Normal distribution with probability from random sample

Jonny99

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Jan 3, 2019
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Hi all!

I have an exam tomorrow and one of the sample questions I have been given is...

The weights of apples in an orchard are normally distributed with mean = 120 grams and standard deviation = 9 grams.
What is the approximate probability that a random sample of 81 apples will weigh under 9000 grams?

I understand it until the second line that asks about the probability, if any one could provide me with a method/formula to solve this I'd really appreciate it. I have already Googled for about 2 hours with no results for a question worded like this. Thanks in advance! Jonny
 

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Subhotosh Khan

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Hi all!

I have an exam tomorrow and one of the sample questions I have been given is...

The weights of apples in an orchard are normally distributed with mean = 120 grams and standard deviation = 9 grams.
What is the approximate probability that a random sample of 81 apples will weigh under 9000 grams?

I understand it until the second line that asks about the probability, if any one could provide me with a method/formula to solve this I'd really appreciate it. I have already Googled for about 2 hours with no results for a question worded like this. Thanks in advance! Jonny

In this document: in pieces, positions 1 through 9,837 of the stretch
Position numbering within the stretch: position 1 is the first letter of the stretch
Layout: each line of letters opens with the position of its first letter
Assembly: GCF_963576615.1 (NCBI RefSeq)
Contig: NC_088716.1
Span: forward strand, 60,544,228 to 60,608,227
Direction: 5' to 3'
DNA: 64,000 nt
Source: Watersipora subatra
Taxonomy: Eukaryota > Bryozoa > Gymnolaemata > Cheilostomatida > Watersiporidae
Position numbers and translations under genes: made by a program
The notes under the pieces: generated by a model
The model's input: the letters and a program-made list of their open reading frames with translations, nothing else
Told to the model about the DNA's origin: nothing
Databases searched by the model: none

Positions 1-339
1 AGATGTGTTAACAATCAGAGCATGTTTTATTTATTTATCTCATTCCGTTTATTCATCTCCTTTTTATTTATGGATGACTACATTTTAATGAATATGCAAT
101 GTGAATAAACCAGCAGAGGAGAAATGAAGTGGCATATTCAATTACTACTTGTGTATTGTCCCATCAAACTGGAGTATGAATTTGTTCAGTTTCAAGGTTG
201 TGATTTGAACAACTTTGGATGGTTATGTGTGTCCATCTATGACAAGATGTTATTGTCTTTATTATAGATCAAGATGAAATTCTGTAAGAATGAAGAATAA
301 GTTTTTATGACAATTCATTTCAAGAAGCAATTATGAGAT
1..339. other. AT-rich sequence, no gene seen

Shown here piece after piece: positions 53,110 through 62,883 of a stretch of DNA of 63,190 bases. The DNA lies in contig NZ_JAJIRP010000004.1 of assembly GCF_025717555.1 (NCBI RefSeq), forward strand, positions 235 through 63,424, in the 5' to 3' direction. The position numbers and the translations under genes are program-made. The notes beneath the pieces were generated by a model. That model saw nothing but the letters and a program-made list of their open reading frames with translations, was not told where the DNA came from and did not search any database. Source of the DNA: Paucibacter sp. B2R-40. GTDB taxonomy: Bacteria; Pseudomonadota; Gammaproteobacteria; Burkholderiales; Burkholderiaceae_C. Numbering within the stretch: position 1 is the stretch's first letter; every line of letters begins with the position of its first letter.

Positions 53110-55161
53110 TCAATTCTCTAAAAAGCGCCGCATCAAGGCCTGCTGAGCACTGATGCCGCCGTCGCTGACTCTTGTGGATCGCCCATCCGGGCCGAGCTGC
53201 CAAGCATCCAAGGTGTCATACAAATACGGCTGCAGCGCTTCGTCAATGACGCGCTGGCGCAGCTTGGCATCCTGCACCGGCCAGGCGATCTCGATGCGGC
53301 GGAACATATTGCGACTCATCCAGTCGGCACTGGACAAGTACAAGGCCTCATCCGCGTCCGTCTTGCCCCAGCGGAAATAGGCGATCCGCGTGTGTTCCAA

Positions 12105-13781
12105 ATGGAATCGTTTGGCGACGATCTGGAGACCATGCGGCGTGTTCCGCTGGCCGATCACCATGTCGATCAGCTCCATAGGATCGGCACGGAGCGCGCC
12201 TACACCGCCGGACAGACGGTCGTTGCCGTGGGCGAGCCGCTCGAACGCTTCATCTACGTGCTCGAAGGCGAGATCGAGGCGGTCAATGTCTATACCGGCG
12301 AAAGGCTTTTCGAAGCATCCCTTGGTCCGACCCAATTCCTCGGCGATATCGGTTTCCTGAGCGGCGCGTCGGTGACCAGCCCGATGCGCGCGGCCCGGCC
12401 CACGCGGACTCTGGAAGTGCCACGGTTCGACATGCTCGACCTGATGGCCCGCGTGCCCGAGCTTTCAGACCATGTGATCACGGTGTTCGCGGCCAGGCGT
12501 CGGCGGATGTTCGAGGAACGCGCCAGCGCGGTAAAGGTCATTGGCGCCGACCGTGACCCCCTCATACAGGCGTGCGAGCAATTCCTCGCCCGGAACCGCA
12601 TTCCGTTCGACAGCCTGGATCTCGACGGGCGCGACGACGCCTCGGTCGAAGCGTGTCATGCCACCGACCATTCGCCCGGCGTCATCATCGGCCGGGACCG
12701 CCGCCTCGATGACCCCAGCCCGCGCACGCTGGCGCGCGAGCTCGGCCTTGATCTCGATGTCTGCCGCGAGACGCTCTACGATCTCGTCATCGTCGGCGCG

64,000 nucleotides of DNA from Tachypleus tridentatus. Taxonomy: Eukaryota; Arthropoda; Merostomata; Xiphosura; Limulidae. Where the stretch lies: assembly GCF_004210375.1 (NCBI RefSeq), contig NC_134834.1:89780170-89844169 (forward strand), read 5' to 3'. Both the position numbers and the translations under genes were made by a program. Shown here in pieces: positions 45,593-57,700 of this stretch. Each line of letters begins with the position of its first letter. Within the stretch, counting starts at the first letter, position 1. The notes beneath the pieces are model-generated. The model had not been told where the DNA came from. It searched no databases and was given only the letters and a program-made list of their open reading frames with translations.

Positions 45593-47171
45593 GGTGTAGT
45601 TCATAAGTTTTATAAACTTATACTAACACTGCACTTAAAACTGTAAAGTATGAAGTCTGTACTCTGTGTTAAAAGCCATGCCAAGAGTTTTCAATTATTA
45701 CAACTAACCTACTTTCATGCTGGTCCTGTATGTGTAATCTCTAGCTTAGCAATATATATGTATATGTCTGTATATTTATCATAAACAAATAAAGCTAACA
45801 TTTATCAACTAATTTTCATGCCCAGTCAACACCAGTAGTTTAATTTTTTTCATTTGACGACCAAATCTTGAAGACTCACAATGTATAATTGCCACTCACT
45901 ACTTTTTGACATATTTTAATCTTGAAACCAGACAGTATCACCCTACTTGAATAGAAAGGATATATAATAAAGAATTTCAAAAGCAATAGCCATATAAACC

Have you learned about z-transformation of normally distributed data?
 

spot

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Jan 2, 2019
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You might be after something like this (or maybe not). The numbers at the bottom show standard deviation difference from the mean and the percentages show how likely you fall into that area lScyJXU.jpg
 

Dr.Peterson

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Nov 12, 2017
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You might be after something like this (or maybe not). The numbers at the bottom show standard deviation difference from the mean and the percentages show how likely you fall into that area View attachment 10771
The numbers at the bottom are called z; presumably you know how to calculate z knowing x, mu, and sigma, or else you can just count standard deviations.

The big question is, is this all you have for finding probabilities (for the specific values of x in the picture), or do you also have access to a table or computer program or something that gives probabilities for other values of z?

If all you have is the graph, then you can (hopefully) approximate the numbers you need on the graph.

The even bigger question is, do you know about the standard deviation of the distribution of sample means? (Or anything else about samples, if such a term hasn't been used?)
 

Subhotosh Khan

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You might be after something like this (or maybe not). The numbers at the bottom show standard deviation difference from the mean and the percentages show how likely you fall into that area View attachment 10771
You are correct!
 
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